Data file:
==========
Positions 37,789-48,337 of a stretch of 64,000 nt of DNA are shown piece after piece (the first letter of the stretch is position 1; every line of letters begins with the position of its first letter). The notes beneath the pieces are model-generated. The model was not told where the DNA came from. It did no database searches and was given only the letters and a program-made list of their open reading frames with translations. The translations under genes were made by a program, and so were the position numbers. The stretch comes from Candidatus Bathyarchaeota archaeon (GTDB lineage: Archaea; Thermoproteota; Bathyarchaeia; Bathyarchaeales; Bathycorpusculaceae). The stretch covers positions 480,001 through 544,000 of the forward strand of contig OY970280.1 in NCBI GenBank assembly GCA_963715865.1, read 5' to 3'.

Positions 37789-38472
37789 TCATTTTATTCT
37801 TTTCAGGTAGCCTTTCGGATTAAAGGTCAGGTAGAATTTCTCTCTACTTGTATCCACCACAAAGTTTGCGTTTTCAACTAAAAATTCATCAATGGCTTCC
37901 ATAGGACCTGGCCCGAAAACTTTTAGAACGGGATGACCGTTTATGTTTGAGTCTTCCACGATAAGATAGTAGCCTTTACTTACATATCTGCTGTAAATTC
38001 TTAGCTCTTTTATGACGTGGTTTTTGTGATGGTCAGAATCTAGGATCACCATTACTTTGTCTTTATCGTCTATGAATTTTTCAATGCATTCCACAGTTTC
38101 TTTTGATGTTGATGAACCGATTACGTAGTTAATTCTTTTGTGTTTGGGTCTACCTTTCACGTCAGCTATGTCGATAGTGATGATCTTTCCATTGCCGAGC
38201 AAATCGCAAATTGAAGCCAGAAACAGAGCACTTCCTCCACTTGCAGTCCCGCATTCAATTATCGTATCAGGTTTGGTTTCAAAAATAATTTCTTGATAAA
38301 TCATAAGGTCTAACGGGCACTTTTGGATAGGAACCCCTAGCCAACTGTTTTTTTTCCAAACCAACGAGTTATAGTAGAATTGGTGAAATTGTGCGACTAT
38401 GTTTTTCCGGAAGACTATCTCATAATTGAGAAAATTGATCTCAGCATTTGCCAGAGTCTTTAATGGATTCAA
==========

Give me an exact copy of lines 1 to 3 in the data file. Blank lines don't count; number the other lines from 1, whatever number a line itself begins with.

Positions 37,789-48,337 of a stretch of 64,000 nt of DNA are shown piece after piece (the first letter of the stretch is position 1; every line of letters begins with the position of its first letter). The notes beneath the pieces are model-generated. The model was not told where the DNA came from. It did no database searches and was given only the letters and a program-made list of their open reading frames with translations. The translations under genes were made by a program, and so were the position numbers. The stretch comes from Candidatus Bathyarchaeota archaeon (GTDB lineage: Archaea; Thermoproteota; Bathyarchaeia; Bathyarchaeales; Bathycorpusculaceae). The stretch covers positions 480,001 through 544,000 of the forward strand of contig OY970280.1 in NCBI GenBank assembly GCA_963715865.1, read 5' to 3'.

Positions 37789-38472
37789 TCATTTTATTCT